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325 POOR LONG-TERM NEUROMOTOR AND COGNITIVE DELAY IN INFANTS < 1251 GRAMS IS ASSOCIATED WITH DELIVERY ROOM CARDIOPULMONARY RESUSCITATION
  1. R. Deulofeut,
  2. A. Sola,
  3. I. Adams,
  4. M. Larossa,
  5. S. Carter,
  6. L. Black,
  7. M. Rogido
  1. Emory University, Atlanta

Abstract

Background Delivery room cardiopulmonary resuscitation (DR-CPR) is used in VLBW infants, but its impact on long-term outcome has not been studied or accounted for in follow up studies.

Objective To identify if DR-CPR in infants < 1251 g is a risk factor for poor neurodevelopmental outcome.

Methods Live-born infants < 1251 g who survived to discharge between 1999 and 2002 at two Emory University perinatal centers (Grady Memorial Hospital and Emory Crawford Long Hospital) were included in the study; DR-CPR was defined as chest compressions and/or epinephrine use in the DR; infants were followed by neurologic examinations and tested using the Bayley Scales of Infant Development at 18 months corrected age (CA). Chi square and Student t-test were used as appropriate to compare DR-CPR and no-CPR groups; multivariate analysis was done to control for significant differences. Statistical difference was if p < .05.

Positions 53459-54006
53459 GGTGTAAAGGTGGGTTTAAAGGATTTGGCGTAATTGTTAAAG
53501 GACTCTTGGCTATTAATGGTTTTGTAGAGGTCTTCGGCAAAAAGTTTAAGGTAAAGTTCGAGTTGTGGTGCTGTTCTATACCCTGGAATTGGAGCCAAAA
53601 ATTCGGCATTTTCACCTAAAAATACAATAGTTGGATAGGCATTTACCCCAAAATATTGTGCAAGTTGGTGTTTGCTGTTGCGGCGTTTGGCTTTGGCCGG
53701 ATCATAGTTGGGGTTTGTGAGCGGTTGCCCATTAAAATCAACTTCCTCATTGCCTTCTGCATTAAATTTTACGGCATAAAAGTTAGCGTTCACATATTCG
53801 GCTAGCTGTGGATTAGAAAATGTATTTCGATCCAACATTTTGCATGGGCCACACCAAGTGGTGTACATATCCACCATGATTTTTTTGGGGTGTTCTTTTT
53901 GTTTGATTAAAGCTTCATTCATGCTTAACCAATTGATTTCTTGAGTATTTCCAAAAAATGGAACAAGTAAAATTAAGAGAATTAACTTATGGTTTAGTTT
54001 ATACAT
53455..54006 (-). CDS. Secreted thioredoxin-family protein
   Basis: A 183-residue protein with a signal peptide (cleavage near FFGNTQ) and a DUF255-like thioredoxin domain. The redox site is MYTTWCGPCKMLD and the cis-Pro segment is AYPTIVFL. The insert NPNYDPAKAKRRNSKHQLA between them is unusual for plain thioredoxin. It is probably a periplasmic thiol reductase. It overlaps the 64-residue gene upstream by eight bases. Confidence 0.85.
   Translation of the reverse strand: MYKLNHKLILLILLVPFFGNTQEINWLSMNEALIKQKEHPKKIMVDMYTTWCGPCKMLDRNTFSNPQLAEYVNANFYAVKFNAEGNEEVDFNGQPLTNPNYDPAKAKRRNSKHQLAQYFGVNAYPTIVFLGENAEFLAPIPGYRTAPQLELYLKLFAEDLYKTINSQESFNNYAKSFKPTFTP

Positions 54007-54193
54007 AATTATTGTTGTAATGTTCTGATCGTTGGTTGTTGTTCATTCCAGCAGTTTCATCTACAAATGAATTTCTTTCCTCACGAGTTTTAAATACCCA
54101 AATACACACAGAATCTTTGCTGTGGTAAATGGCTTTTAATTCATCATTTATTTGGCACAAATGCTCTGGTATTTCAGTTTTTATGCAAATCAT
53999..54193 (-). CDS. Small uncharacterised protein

Results A total of 253 inborn infants survived; 28 (11%) received DR-CPR, 14 of them (50%) were evaluated at 18 months of age (19.4 ± 1.9) CA. Of the 225 infants that did not receive DR-CPR, 82 (36.4%) had an evaluation at 18 months of age (19.3 ± 2.1) CA. The mean gestational age and birth weight were not significant between the DR-CPR and no-CPR groups (26.9 ± 2.7 weeks vs. 26.7 ± 1.9 weeks [p = .79]; 808 ± 156 vs. 886 ± 189 g [p = .15]). Infants who were lost to follow-up did not differ from these two groups in demographic variables or clinical indicators of illness severity. The Bayley Mental Developmental Index (MDI) scores were different in the groups (DR-CPR: 69.1 ± 14.0 vs 80.6. ± 18.8 in no-CPR; p = .038). Psychomotor development (PDI) was also different (74.2 ± 20.8 vs 84.3 ± 15.9 respectively; p = .049). The proportion of infants with MDI ≤ 70 in DR-CPR was 53.8% vs. 21.3% (p = .021); for PDI ≤ 70 it was 38.5% vs 13.5% (p = .043).

Conclusion These findings indicate that the need for DR-CPR markedly increases the risk for poor neuromotor and cognitive delay at 18 months CA in surviving infants < 1251 g. This needs to be informed to parents and accounted for in long-term outcome data analysis.

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